(Some years ago, a humorous counterpoint came in the form of a letter to a martial art magazine, ranting about the way that martial arts had become too "philosophical." Unfortunately, the letter had a point that was related to what James observed above -- some people try to use philosophical pronouncements as a substitute for hands-on martial training. In the old days, the practice of closing schools by challenge might have enforced a bit of quality control. We're now getting the benefits and drawbacks of a more "civilised" time, and that has more to do with broad societal shifts than with any particular philosophy.)

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    Re: martial arts and healing arts

    Post by Milarepa on Mon May 25, 2009 2:58 am

    Sorry, i wasn't making myself clear earlier, Smile . I was speaking purely form personal experience. In that generally, with spiritual disciplines, physical aspects have helped me, having that balance. Not nesseccarily martial arts.

    Rlei_ki wrote:

    However the usual meaning behind the statement has nothing to do with folks concentrating on (genuine) internal practices. Rather it is usually intended to imply that the particular dojo is really not a proper martial arts training place at all.

    Can't comment on what you've come across James, Smile . What i've come across is a different meaning, usually. The common meaning i've come across is, being more concerned with an attachment to an idea of (in this case) Zen. the phrase is used now to apply more generally to being so involved with something, to the exclusion of everything else. Hence my train of thought on someones personal Reiki, and doing an outward physical subject.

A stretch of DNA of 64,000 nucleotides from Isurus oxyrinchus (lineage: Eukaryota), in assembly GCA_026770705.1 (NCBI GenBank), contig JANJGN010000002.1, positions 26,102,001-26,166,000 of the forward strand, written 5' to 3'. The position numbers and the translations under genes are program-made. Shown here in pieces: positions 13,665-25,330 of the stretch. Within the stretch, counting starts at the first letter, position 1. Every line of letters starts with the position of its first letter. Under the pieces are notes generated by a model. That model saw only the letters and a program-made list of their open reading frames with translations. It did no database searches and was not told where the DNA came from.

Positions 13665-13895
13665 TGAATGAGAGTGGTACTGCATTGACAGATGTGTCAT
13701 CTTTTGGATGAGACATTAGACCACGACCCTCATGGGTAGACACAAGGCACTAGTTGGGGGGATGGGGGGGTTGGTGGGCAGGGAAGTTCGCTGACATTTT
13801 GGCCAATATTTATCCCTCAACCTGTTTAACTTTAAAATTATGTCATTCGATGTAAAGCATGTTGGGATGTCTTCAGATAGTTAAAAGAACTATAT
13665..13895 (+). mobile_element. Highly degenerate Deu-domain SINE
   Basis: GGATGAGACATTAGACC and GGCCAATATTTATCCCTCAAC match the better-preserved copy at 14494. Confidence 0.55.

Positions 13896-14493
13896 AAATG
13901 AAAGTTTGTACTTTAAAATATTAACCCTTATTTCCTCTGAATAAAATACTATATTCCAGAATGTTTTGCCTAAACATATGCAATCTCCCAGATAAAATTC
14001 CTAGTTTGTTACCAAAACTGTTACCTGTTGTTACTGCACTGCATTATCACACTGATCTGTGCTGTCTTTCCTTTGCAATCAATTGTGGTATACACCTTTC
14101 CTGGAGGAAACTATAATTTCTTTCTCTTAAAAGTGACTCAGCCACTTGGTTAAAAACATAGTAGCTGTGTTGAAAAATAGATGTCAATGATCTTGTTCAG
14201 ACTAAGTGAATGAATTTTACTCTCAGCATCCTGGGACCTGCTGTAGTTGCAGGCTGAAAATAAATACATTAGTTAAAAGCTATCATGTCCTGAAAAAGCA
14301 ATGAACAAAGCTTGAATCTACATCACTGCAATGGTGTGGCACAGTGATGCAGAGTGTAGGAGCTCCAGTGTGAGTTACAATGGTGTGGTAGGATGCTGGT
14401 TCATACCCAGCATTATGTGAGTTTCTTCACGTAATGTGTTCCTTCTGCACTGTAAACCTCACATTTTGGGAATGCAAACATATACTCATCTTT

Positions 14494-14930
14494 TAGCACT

take care
    Wayne


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    Re: martial arts and healing arts

    Post by Thaak on Mon May 25, 2009 3:13 am

    chi_solas wrote:We are all capable of high energy no matter what other skills
    we are endowed with. Artist/writers or any other archetype. IMO
    we all have the same ULFE. Personalities do enter into how we
    come across in the use of ULFE. If I'm doing martials arts
    dance,sports I need to use lots of physical energy. If I'm a
    Judge, writer, teacher I'm using mind energy. Reiki does
    encompose mind, body,spiritual energies that's why all
    our students/clients/recipient all have different experiences
    with the Reiki system and its ULFE
    sunny

    I don't disagree that we are all capable of high energy.

    However, physical acts that use and emphasize the same lines that make up our meridians or energy lines can enhance our ability to focus, channel, use, sense, or feel this energy, because the physical act can be meridian cleansing.

    The physical act as well as a mental and spiritual understanding can really be a dynamic balanced whole if you let it.

    That isn't to say that those who don't regularly physically exercise can also reach the same spot. And it isn't to say that those who don't regularly mentally or spiritually exercise can't also reach the same spot.

    But combining the two is very enhancing on so many levels.

    And I think that's what this topic is about. Not about everyone's individual aptitudes and abilities to access ULFE. But rather certain practices that can enhance it on an exponential level.
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    Re: martial arts and healing arts

    Post by Rlei_ki on Mon May 25, 2009 5:45 am

    Bruce wrote:... In the old days, the practice of closing schools by challenge might have enforced a bit of quality control...

    Well, as the fighting and healing arts have always been 'two sides of the one coin', I vote we re-introduce the challenge-based approach to 'quality control'
    - this time, to the various Reiki schools/styles .... Twisted Evil
    .
    .
    .


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    Re: martial arts and healing arts

    Post by chi_solas on Mon May 25, 2009 7:15 am

    Bruce wrote:
    chi_solas wrote:We are all capable of high energy no matter what other skills
    we are endowed with. Artist/writers or any other archetype. IMO
    we all have the same ULFE. Personalities do enter into how we
    come across in the use of ULFE. If I'm doing martials arts
    dance,sports I need to use lots of physical energy. If I'm a
    Judge, writer, teacher I'm using mind energy. Reiki does